Back in the fall of 1974, early November it was, I stood shoulder to shoulder with the Godfather, actor Marlon Brando, on the south steps of the South Dakota Capitol building.
I saw a thing on Facebook awhile back that asked people to name a development, discovery or invention from their early life that younger folks take for granted. It was something like that, anyway. It made me think, and I came up — no surprise to those who know me — with the Rural Electrification Administration and more specifically, the arrival of electricity on our farm when I was no more than 6 or 7.
A guy grows up and forgets what a great month February used to be for school kids.
Long before the Standbys, even before the Bearcats, I played in a musical group called the Untouchable Trio. I thought about that last weekend as I watched a "CBS Sunday Morning'' segment about a phenomenon called "Lip Sync Battle." If you aren't familiar with the phenomenon, don't feel alone, although CBS said 2 million people watch the show on cable.
If Arthur Fonzarelli, the Fonz from the TV sitcom "Happy Days," had been a cowboy, he might have been Clint Roberts.
A warm spell like the one predicted for the next seven or 10 days would have shut down the rabbit hunting for me and my cousin back on the farm.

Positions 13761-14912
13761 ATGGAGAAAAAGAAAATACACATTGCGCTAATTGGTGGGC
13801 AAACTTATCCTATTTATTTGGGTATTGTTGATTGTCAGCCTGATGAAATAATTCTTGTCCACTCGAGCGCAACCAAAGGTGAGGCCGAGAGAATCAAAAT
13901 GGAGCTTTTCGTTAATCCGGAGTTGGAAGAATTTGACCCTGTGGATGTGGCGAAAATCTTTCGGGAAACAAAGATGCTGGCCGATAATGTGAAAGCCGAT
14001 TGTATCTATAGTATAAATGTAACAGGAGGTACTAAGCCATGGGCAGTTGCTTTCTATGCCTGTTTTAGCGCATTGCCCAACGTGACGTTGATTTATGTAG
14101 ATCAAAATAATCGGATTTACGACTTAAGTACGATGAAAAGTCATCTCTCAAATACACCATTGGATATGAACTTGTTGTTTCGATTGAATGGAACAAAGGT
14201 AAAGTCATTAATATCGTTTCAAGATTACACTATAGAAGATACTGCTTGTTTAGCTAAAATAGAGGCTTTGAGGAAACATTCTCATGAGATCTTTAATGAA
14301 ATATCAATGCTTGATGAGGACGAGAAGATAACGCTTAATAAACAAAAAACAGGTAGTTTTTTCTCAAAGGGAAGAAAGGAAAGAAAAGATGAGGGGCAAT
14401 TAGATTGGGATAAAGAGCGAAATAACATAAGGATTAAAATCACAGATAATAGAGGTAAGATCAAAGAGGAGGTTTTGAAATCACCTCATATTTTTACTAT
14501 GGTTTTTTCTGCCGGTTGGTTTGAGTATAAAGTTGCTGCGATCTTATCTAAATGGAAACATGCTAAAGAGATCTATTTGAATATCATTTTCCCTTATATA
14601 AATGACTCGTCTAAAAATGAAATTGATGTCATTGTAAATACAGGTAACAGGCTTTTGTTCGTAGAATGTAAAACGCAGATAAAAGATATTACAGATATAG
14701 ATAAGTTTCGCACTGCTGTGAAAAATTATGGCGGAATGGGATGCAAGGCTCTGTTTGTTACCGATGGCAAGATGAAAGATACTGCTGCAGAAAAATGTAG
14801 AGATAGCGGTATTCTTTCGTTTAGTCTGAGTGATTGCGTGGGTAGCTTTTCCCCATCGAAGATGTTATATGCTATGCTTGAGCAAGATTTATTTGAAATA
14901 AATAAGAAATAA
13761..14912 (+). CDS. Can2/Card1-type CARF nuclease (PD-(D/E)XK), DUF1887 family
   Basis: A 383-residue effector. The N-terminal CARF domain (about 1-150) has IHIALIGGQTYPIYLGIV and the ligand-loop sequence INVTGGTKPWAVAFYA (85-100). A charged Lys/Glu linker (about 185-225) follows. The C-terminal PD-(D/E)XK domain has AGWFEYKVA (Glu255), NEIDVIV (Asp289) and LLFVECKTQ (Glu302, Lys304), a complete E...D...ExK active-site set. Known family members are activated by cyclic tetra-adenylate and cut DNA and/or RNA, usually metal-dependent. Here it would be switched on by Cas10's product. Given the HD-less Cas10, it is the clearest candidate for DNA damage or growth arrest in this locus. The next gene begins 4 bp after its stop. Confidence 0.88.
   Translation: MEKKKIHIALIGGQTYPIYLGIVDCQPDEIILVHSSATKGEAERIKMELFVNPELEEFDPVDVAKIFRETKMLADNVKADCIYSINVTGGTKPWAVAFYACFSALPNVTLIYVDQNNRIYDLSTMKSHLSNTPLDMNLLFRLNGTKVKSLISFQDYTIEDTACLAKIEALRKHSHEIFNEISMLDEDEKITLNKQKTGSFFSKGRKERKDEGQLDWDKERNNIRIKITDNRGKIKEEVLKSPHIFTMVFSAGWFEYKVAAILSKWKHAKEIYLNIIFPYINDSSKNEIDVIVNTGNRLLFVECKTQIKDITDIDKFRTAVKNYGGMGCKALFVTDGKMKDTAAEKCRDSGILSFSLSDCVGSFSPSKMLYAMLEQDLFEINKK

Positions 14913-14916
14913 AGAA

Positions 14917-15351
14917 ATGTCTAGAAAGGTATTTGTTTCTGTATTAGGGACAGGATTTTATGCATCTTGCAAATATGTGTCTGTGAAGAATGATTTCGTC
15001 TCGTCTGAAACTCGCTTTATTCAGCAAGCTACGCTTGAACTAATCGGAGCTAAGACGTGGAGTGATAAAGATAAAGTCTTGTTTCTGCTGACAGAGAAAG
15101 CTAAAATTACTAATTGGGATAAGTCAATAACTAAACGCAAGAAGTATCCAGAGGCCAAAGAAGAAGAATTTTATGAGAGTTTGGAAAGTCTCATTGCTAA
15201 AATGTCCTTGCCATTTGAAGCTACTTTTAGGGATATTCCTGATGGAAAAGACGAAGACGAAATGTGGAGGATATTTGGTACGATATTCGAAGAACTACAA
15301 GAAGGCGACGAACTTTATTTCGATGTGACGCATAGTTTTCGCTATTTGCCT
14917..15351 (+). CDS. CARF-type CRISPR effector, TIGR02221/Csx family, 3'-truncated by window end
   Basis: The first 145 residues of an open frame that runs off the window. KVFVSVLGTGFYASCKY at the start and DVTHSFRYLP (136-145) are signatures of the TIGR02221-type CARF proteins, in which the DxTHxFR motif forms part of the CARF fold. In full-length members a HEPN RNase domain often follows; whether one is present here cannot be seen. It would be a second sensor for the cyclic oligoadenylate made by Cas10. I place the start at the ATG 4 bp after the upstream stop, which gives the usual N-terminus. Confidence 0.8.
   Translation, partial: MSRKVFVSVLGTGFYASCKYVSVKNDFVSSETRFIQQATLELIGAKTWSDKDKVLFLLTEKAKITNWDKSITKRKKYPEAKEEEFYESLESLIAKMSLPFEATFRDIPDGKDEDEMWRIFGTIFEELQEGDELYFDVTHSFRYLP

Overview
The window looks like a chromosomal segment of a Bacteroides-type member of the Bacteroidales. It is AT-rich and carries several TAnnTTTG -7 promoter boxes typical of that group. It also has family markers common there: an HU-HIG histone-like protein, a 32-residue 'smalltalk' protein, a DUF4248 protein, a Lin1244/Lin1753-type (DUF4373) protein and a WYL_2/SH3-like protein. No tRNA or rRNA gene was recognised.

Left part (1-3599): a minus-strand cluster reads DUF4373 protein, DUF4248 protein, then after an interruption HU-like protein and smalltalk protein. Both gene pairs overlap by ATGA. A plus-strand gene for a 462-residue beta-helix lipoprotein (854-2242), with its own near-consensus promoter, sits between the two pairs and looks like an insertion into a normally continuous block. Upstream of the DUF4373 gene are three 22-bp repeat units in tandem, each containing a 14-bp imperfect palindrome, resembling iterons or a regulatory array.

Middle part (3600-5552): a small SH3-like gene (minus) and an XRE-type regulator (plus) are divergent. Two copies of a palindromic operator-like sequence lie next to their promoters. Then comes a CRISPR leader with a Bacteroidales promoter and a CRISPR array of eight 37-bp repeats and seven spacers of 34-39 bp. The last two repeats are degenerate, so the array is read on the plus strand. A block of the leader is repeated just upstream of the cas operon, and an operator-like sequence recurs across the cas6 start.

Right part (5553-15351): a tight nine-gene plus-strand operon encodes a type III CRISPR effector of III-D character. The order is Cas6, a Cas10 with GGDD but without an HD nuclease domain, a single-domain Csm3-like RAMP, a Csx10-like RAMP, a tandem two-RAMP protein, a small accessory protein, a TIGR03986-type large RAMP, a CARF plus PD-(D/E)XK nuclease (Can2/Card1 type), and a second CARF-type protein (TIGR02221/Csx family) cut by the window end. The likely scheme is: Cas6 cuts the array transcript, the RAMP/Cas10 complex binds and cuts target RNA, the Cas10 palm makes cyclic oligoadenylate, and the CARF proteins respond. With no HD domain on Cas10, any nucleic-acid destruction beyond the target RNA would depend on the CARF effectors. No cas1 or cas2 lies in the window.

During an evening session in the South Dakota House in one of my first years as a newspaper reporter, a fellow in the first row of the upstairs spectators' gallery shattered the decorum when he suddenly stood and shouted, "Filibuster. Come on, filibuster.'' You could have heard a bill drop as House members, pages, messengers, staff, reporters and spectators craned their necks to stare at the man. The shouter sat down, pretty pleased with himself.
It turns out the youngsters, the millennials, aren't the ones using their phones the most in this country, according to a summary of a Nielsen report I found while, uh, scrolling through online stuff with my phone. Me, age 73, finding the information on my phone might be considered ironic, I suppose. I've never quite figured out what irony really means. That in itself might be a bit of irony — or not.
It's a different world following the Legislature from the outside as an average citizen instead of from the press room of the Capitol building. For 40 sessions, from 1970 through 2009, I watched from the press box. For five sessions after that, with the Department of Public Safety, I followed the Legislature every day as part of my job. It wasn't the same as being a reporter, but it kept me on the inside.
Early one misty morning a couple of summers ago as I stood outside the operations center near the east end of Camp Rapid, I stretched, took a sip of coffee and looked up to where the fog had parted enough to show me a massive dinosaur above the clouds.